More Herbs Less Salt for a Healthy Gut
More Herbs Less Salt is an American Awareness day on 29th August.
It is well recognised that we should be careful with our salt consumption. When we talk about salt, we are referring to sodium chloride, common table salt. The recommended salt consumption over and above the salt we find in food is just 1 teaspoon.
Salt (sodium) is recognised to be a contributor of high blood pressure as the body will hold on to additional fluid to dilute the sodium in your blood, this increases the pressure. Processed foods can increase the sodium consumption in your diet, and there is no need to add salt to your food most of the time.
Now – new research has shown that a diet high in salt can damage one of the important families of beneficial bacteria – Lactobacillus species. We know that a high sugar and high processed diet damages the delicate ecosystem of beneficial bacteria, and now we can add salt to this list too.
Lactobacillus bacteria produce a compound called butyrate that provides fuel to other important gut bacteria and provides fuel to the gut epithelial cells that forms a robust gut barrier. And if there is a damaged gut barrier and less fuel for the good bacteria, it can allow space for pathogens to take a hold.
Many people add salt to increase the flavour of food. But did you know that whilst herbs add flavour to your dishes, they also have many health benefits too?
Let’s look at five common herbs and the common health benefits they can deliver to your gut:
Commonly found in an English garden and adds lovely flavour to all types of roasted dishes (meats and vegetables). Rosemary has antioxidant properties, protecting your cells from damaging free radicals. It also has antimicrobial properties, so acts as a great gut protector. It can aid digestion by gently stimulating appetite and the secretion of digestive enzymes and bile. Steep the herb in hot water and sip after a meal.
It’s used in most tomato based dishes. Like rosemary, not only is it antibacterial but also antifungal, anti-viral and antiparasitic. This means it has a wide-reaching impact on the gut to destroy harmful pathogens and can have a positive effect when there has been no stool testing to determine what may be out of balance.
Oregano has even been shown in one study to have anti-microbial properties against E. coli, that causes food poisoning. Be careful with potent oil of oregano, as too much can destroy the beneficial bacteria that we want to protect. More is not necessarily better!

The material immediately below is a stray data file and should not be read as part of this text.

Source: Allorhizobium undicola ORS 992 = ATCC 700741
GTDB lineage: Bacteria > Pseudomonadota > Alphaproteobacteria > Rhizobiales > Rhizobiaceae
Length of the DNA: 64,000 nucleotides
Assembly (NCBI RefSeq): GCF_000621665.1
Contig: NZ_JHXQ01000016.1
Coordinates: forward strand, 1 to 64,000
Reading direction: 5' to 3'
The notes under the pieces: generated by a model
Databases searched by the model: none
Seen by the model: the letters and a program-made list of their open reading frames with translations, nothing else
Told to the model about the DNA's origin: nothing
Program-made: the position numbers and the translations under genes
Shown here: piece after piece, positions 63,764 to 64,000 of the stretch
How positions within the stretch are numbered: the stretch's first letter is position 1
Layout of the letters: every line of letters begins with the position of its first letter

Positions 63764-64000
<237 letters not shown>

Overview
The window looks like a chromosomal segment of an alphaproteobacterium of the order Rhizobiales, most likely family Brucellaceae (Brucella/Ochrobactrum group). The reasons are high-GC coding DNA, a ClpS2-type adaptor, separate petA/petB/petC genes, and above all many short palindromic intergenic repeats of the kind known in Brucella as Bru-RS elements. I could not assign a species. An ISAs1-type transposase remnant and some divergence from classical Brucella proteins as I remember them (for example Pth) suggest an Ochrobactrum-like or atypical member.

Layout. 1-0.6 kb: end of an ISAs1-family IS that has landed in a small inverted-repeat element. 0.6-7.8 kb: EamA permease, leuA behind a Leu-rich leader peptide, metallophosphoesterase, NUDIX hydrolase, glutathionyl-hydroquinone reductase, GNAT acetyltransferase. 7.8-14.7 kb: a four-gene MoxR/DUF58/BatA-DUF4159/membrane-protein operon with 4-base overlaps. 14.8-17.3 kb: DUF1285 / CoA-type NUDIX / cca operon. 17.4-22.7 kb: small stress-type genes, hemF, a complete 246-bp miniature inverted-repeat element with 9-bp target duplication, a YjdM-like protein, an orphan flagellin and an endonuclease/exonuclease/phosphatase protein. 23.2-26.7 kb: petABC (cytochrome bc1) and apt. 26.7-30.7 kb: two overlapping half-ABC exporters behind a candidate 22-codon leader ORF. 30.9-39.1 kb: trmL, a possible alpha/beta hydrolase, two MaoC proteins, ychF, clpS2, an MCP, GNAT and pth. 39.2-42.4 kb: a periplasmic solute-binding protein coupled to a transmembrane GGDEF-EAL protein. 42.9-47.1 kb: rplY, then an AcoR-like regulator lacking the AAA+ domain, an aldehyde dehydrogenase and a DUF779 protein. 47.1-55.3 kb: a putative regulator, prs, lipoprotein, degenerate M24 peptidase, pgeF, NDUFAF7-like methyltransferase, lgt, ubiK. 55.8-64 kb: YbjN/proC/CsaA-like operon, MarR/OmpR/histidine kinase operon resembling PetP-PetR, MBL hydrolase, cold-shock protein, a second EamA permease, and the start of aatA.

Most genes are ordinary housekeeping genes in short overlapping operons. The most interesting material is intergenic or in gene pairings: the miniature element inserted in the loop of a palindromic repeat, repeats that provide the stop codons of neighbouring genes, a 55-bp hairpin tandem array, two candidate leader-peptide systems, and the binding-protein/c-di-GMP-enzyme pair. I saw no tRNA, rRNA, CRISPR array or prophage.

Another popular English herb that can grow abundantly in the UK cooler climate. Chewing mint after a meal can help relieve bloating, cramping and other gastrointestinal discomfort. The oil can help relieve spasms associated with IBS. Try a tea with fresh mint leaves. This is far more effective than a standard mint teabag. The benefits come from the fresh volatile oils in the leaves (put a saucer over the cup to trap the oils).
So often used as a garnish with dishes yet ignored as part of the meal. I always eat it and suggest you do the same!
Parsley helps to freshen your breath (useful after a garlic heavy meal). It helps to gently stimulate bile flow and stomach acid secretions necessary for different stages of the digestive process. It’s also a great source of vitamin C and iron (due to its rich green colour) that work synergistically together for optimal iron absorption.
Basil has a beautiful aromatic flavour that pairs well with sweet and savoury dishes. These days it is as common to see it in Mediterranean dishes as deserts like roasted fruit. Like many other herbs, it has anti-inflammatory properties, including inflammation in the bowel. And like the herbs mentioned above it also has anti-microbial/fungal/viral properties helping to inhibit the growth of pathogens that can lead to a dysbiotic picture. This herb has also been shown to have a positive anti-microbial affect against E-Coli.
My recommendation is to add lots of herbs to your dishes, as collectively they provide so many overlooked vitamins and minerals and health benefits. They are easy to grow, too (either in pots on a window sill or in garden beds close to the kitchen).
As you add more herbs to your dishes, the temptation to add salt should naturally diminish.
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